Sixth Sense



People often ask me if I can really connect with patients via telepsychiatry.

What they mean, I think, is this:

Are you able to really listen to and see and evaluate someone when you’re sitting hundreds of miles away from them in another room and only seeing them on a screen, albeit a large, high definition one? 

The answer of course is yes, but there are drawbacks. 

The use of my Spidey Sense is dramatically decreased when I’m in my Virtual Shrink superhero role as opposed to sitting with patients in the clinic consulting room as a Dr. Peter Parker wannabe. 

There is something to be said for face-to-face, real-time, in-the-same-room discourse. When you’re in the same room with a patient, you can smell last night’s alcohol binge as surely as if you were there with them for every shot at the bar. You can pick up on tiny physical fasciculations or tremors that might be missed on camera. You see the writhing, circular gyrations of the foot of one crossed leg that might not be picked up if the camera is focused in too tightly on the patient’s face. You can see a patient’s nervousness, twitchiness, and physical desire to move about when they are uncomfortable being in the same room with you. 

The thing that is hard to replicate on camera is that sixth sense that stands every good shrink in good stead. 

The feeling that someone is not really telling you the truth. The sense that the mild paranoia that a patient presented with is about to dramatically increase, and the decision to back off and not ask just one more question. The feelings of tension between therapist and patient that have been described as transference and countertransference in the psychodynamic literature. The feeling that you are about to be assaulted in some very real way. (Yes, I have been hit three times in my psychiatric career, and it’s never a fun thing to go through)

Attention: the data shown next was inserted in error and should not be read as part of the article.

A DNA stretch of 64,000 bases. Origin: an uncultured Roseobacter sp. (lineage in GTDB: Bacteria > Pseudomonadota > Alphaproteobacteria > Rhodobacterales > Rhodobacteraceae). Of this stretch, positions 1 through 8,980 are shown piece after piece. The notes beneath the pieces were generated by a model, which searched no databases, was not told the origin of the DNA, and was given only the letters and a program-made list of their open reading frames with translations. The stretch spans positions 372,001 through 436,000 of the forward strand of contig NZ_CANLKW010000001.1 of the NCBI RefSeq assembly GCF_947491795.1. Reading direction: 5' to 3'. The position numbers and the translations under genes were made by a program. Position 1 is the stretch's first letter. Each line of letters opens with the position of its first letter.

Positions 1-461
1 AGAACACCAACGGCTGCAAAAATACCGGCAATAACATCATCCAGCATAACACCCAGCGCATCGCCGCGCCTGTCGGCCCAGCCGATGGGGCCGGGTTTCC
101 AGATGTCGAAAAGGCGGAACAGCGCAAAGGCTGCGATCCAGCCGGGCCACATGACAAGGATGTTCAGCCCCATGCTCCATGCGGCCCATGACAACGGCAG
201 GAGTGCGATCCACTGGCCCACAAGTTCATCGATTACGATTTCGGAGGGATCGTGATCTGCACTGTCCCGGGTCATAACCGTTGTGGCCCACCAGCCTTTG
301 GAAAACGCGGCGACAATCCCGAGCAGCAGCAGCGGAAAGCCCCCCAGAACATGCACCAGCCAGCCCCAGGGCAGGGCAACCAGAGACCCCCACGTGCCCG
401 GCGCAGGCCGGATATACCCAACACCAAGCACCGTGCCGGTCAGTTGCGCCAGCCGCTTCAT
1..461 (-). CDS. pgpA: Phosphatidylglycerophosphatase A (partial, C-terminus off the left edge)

Telemedicine allows us to see patients hundreds of miles away in a timely fashion, providing needed evaluation and treatment services to those who might otherwise go without. it is a wonderful advance in modern technology, but it is not perfect. 

Until we can plug completely into someone’s world in a virtual sense, we may miss bits and pieces of their story that would help us provide the care they need. 

6 thoughts on “Sixth Sense

  1. Telemedicicine intensivists are saving lives in rural ICUs where no specialists are available.. It is pretty impressive to see them run a rapid response or code from on camera. I think any physician has to be super alert and perceptive doing these assessments . and we all might as well get used to more of it-that and having the PA or NP do your evaluations because no physician is available. We are already seeing entire psychiatry practices run by one physician and a team of psych NPsand PAs..


  2. There are many positives to your telepsychiatry practice, one of them being that you won’t get hit again!! I think it’s a great thing for patients as well!


  3. I understand what you mean. You aren’t dissing the electronics, you just wish that you could see the patient’s body language- twitching hands, agitated feet hands, general body stiffness, and any adjustments they are making from being on TV. Probably less physical reaction-like not being punching you in the nose. When my son is on a phone-he has a flat monotone-I can’t tell how he’s doing. His face is usually expressionless. The chances are that in a tele visit-that he’d just fall asleep on you. That’s from being a sailor and a cowboy—waiting for hours for a cattle truck to show up, most just learn to sleep. Being at general quarters for 18-24 hours-when there’s a lull- you sleep on the burning or cold steel deck. In person, you’d see the twitching foot, the white knuckles- and if your office had Texas Longhorn stickers or pennant-he’d make a rude joke about your mentality and education-which-normal people do. When he came back from one of his visits to Texas, he’d bring a stuffed-plush little Longhorn, a coffee cup, paper weight, etc. I know that because that’s what he does with his psychiatrist- Just remember what the speech pathologists say- wear good running shoes- and stay next to the door for a quick exit.
    Meanwhile, talk to the techs and see if you can click to a full body view or a foot view.


  4. This seems similar to the questions I get asked about on-line relationships – how can they be real and meaningful when your only interaction is via tweet ,facebook post, or email. Where are the hugs, the laughs, the cries? They are all there – and in some cases, they’re more real than in many “in real life” relationships.


  5. Pingback: Ah, to be 16 again | My Eyes Are Up Here

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